"privkey_file": "/home/username/.ssh/id_rsa"
                }
            }
        }
    ]
}

 

Or using an SSL certificate key:

{
    "require": {
        "org/repo": "dev-branch1"
    },
    "repositories": [
        {
            "type": "vcs",
             "url": "https://bitbucket.org:org/repo.git",
            "options": {
                "ssl": {
                    "local_cert": "/home/username/.ssl/composer.pem"
                }
            }
        }
    ]
}

 

Or using HTTP Basic authentication:

{
    "require": {
        "org/repo": "dev-branch1"
    },
    "repositories": [
        {
            "type": "vcs",
            "url": "https://username:password@bitbucket.org/com/repo.git"
        }
    ]
}

 

This provides fairly good SSL encrypted security, although it’s a good idea to remove the username & password credentials from the Git repository and instead place them in a file named auth.json within the COMPOSER_HOME directory, as such:

{
    "https://bitbucket.org": {
        "http-basic": {
            "bitbucket.org": {
                "username": "username",
                "password": "password"
            }
        }
    }
}

 

You can also specify HTTP headers directly, which enables our preferred method for stateless authentication, JWT (Java Web Tokens):

{
    "repositories": [
        {
            "type": "vcs",
            "url": "https://bitbucket.org/com/repo.git",
            "options":  {
                "http": {
                    "header": [
                        "authorization: authenticated.jwt.token"
                    ]
                }
            }
        }
    ]
}

 

Conclusion

As can be seen from the above examples, Composer enables a flexible range of options in regards to the selection and integration of Git repositories along with their respective branches and versions.

Doctrine createQueryBuilder() – EntityManager vs. EntityRepository

EntityRepository and EntityManager have slightly different versions of the createQueryBuilder() function. Whereas the EntityManager’s version takes no arguments, EntityRepository’s version expects an ‘$alias‘ parameter. What is going on?!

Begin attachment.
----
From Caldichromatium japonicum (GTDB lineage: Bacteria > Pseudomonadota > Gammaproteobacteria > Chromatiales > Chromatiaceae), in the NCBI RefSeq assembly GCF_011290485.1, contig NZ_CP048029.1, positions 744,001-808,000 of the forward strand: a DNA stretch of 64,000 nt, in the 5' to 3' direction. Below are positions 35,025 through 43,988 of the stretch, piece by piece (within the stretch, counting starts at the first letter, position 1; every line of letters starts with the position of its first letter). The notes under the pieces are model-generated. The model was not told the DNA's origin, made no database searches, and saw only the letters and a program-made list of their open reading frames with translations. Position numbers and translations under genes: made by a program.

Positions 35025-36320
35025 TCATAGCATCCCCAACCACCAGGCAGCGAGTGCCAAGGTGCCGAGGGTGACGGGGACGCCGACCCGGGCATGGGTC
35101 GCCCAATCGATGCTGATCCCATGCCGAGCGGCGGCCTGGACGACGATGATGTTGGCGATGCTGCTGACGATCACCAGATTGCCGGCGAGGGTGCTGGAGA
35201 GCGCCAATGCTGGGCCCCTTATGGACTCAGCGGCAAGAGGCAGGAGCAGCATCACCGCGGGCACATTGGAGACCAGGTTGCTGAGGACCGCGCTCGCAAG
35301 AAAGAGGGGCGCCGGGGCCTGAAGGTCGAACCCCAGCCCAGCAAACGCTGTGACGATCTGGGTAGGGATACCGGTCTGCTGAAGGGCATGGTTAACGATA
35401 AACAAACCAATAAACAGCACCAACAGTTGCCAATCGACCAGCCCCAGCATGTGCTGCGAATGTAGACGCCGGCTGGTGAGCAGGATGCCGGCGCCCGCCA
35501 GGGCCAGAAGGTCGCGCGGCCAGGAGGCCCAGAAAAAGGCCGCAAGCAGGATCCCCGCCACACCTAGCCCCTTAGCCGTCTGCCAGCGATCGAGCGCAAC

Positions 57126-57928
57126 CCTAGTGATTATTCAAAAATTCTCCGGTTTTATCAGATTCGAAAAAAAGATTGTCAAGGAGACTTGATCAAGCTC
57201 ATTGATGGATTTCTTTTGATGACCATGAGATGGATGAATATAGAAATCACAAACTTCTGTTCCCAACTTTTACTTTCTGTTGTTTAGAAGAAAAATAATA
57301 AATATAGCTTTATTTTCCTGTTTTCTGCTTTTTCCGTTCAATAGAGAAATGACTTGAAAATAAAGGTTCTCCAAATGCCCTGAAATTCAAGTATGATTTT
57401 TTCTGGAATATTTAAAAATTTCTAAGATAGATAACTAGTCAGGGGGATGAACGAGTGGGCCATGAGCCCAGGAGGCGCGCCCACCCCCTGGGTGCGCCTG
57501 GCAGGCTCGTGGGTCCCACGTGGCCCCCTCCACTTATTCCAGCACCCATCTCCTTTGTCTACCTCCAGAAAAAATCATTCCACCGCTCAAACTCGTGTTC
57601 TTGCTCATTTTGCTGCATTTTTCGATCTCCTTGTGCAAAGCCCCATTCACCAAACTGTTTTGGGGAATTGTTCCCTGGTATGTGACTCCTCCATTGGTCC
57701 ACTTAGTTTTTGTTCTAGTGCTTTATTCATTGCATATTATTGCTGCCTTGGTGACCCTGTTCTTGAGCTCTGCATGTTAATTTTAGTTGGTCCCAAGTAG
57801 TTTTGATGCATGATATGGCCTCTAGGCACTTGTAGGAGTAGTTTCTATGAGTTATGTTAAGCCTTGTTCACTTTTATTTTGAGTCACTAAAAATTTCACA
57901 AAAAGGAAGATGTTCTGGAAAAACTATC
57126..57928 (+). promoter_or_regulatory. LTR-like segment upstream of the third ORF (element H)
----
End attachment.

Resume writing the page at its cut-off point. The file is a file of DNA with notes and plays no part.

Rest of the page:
The EntityRepository class wraps the EntityManager’s call, as such:

From /lib/Doctrine/ORM/EntityRepository.php

The function’s phpdoc reveals the reasoning behind the parameter count differences, EntityRepository returns a version of createQueryBuilder() customised for itself. We no longer need to specify the primary table we’re selecting from. Instead we must supply an $alias parameter which would usually be later supplied to the from() function.

Also note the above means all columns are selected from the entity by default.

Doctrine not autoloading classes even when they exist

Using doctrine with silex is a great way to combine the power of a good ORM with the efficiency of a micro-framework, however doctrine – well-known for its step learning curve – can be even more frustrating for new users when used outside of the big well-integrated frameworks (e.g. Symfony & Zend.

One problem in particular can be with autoloading. First namespaces need to be taken care of, with a matching directory structure. The doctrine documentation helps with this.

An error which can be particularly troublesome is:

{"statusCode":500,"message":"Class 'SomeClass' does not exist"}

Even after creating the class and placing it in the correct place.

If you using composer, you may simply need to run “composer update” from the command line (wherever the project’s composer.json file is located) to reload the autoloading classes. Until this is done doctrine just won’t be able to see the file and will keep on complaining that it does not exist, even though it does.

Also, remember autoloading is case-sensitive so make sure you have this correct and that there aren’t old copies of wrongly cased files in the same directory.